Oklahoma City Events
About the Oklahoma City Branch
226 Dean A. McGee Avenue
Oklahoma City, OK 73102
The Oklahoma City Branch opened August 2, 1920 on the second floor of the Continental Building at the corner of Second and Broadway streets. In 1923, staff moved to a new building on the corner of Harvey and Third streets. In 1958, the building was expanded to better meet our operations.
Staff include Regional, Public and Community Affairs; Supervision and Risk Management; and support positions.
- Oklahoma City Board of Directors
- Board of Directors' Responsibilities
- Branch Executive Chad Wilkerson
- Speaker Requests
What's the Oklahoma City Branch's focus?
Staff at the Kansas City Fed’s Oklahoma City Branch:
- conduct research, contributing to the Kansas City Fed’s Economic Review and The Main Street Economist publications;
- produce the Kansas City Fed’s monthly Manufacturing Survey, which is a measure of manufacturing activity in the Tenth Federal Reserve District and the United States;
- supervise and regulate bank holding companies and state member banks;
- travel regionally, nationally and internationally to speak about general economic, regional and rural issues;
- host roundtables with business leaders to gather grassroots economic information;
- develop programs, such as Economic Forums, for business, banking and community leaders to learn more about local and national economics;
- offer educators around Oklahoma free resources and workshops to promote economic and financial literacy;
- partner with business, banking, community and government leaders to promote statewide financial literacy, such as the Oklahoma Jump$tart Coalition;
- partner with local organizations to promote community development and asset building;
- conduct free, on-site presentations for students to learn about money, the economy and the Federal Reserve.
Why does the Kansas City Fed have Branches?
The Kansas City Fed has three Branch offices in Denver, Oklahoma City and Omaha. Each is lead by a Branch executive. By having a presence througout its Federal Reserve District, the Kansas City Fed is better able to understand the unique economic makeup of our region and its role in the global economy. A large component of these offices is the study of the region and regularly published analyses, including the Ag Credit Survey and the Manufacturing Survey, as well as research that includes agriculture, banking conditions, industry, state taxes and more.
What's a Branch Executive?
Because a physical presence throughout the District is vital to understanding the region, the Kansas City Fed in 2006 created Branch executive positions. These roles are held by economists, who moved from the Kansas City office to oversee the Branch offices. They also conduct research, give public presentations and media interviews, involve themselves with area businesses and community groups, and work with their Branch’s Board of Directors. The Oklahoma City Branch executive is Chad Wilkerson.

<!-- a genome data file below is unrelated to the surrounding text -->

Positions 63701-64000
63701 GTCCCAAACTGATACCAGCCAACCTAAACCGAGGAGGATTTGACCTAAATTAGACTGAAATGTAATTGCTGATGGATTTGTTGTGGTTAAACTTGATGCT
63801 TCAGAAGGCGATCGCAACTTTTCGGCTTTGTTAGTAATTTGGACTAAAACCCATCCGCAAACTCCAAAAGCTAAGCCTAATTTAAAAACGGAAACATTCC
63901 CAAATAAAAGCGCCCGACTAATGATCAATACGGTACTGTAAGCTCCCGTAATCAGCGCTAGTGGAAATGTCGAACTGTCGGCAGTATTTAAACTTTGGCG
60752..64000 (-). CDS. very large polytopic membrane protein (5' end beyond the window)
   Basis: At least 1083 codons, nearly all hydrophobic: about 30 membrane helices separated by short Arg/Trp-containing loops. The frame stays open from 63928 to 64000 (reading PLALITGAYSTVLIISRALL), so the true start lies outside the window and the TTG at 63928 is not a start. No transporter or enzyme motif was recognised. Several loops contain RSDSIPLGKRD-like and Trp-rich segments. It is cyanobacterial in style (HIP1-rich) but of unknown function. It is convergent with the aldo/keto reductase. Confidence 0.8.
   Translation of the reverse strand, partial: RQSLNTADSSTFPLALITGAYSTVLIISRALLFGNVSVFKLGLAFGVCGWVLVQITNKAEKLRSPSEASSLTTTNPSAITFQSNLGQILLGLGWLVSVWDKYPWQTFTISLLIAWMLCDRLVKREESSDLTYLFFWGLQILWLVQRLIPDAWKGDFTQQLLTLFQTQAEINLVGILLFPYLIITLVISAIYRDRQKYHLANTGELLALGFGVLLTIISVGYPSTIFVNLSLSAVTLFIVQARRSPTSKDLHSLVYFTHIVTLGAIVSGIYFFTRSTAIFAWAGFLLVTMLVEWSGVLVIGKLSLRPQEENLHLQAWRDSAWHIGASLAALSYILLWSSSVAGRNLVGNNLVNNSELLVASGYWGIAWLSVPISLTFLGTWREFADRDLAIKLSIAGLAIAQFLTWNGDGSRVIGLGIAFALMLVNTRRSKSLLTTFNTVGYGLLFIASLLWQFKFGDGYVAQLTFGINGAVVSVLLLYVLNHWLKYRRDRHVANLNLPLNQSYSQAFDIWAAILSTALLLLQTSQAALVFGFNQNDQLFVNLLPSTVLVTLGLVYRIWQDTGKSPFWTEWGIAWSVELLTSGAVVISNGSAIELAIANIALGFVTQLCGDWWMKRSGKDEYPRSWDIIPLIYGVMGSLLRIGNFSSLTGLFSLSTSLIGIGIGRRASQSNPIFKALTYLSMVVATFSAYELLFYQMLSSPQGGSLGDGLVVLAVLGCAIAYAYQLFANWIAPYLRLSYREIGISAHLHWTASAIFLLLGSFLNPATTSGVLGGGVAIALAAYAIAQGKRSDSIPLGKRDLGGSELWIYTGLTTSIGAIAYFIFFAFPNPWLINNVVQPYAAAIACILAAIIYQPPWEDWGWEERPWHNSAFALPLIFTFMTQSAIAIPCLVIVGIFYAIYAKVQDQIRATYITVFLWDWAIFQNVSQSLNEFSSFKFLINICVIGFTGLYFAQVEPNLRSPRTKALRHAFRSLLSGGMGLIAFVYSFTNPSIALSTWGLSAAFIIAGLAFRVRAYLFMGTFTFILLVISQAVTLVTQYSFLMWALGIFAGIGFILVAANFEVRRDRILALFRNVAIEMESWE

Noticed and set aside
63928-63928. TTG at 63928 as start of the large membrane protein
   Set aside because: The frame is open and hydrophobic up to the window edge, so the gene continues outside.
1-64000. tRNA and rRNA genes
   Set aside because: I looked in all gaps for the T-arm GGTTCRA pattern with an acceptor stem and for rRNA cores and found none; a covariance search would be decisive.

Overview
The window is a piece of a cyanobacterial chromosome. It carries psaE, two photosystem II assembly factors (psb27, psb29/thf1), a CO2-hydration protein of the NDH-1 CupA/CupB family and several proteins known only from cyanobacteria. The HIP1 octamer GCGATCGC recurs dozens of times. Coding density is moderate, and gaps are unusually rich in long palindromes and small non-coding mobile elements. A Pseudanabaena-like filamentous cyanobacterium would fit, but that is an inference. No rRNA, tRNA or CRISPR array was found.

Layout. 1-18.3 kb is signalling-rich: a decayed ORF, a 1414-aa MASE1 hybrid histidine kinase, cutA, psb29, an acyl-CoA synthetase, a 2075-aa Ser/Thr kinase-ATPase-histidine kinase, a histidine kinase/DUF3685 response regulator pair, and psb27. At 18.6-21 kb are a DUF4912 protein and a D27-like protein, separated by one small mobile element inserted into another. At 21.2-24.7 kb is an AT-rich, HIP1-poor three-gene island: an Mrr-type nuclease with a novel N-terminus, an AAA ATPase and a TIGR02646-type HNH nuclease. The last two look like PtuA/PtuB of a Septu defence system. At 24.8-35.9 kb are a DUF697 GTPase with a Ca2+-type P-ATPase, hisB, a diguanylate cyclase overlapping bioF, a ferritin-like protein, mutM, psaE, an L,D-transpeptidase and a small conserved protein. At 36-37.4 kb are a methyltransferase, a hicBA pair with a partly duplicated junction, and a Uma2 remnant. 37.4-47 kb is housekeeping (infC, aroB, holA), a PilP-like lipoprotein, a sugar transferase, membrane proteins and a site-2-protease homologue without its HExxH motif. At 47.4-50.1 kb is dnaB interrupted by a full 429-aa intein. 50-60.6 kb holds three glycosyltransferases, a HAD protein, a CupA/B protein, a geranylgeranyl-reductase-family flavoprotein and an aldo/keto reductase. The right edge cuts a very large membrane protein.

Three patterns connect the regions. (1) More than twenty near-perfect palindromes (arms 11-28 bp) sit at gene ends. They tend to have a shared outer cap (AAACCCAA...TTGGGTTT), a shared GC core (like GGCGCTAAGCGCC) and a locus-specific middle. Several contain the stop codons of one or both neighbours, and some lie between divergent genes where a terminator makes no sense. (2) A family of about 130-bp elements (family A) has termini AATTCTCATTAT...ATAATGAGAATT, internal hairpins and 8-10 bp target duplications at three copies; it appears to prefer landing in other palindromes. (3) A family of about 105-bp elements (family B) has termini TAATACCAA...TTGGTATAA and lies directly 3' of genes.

What does the Kansas City Fed do?
The Kansas City Fed fosters the stability, integrity and efficiency of the nation's monetary, financial and payments systems to promote a stable, healthy economy. We do this through three mission areas:
We contribute to the formulation and implementation of monetary policy that promotes financial stability and sustainable economic growth.
How do we do this? The Fed manages the nation's system of money and credit. Monetary policy influences economic growth, maximum employment rates, interest rates, prices and the value of a dollar. Research staff at the Kansas City Fed, along with the other Reserve Banks, monitors regional economic conditions to provide grassroots input at a national level, where decisions are made on the interest rates charged to financial institutions when they borrow from the Federal Reserve.
Supervision and Regulation
We provide supervisory and regulatory oversight to financial institutions in a way that fosters a sound, accessible and competitive financial system that inspires trust.
How do we do this? We supervise state chartered banks that choose to be members of the Federal Reserve System, trust companies, data processing centers that service state member banks, and bank and financial holding companies, which control one or more commercial banks. This protects you as a consumer.
We promote a safe and efficient payments system, while providing high-quality, innovative financial services to depository institutions, the U.S. Treasury and the public.
How do we do this? The Fed monitors the region's demand for currency and coin. We distribute currency and coin to banks, replace worn and damaged notes, help detect counterfeit notes, and more. The Fed also serves as a bank for the U.S. government and Treasury by issuing, servicing and redeeming securities, including savings bond and income tax refunds.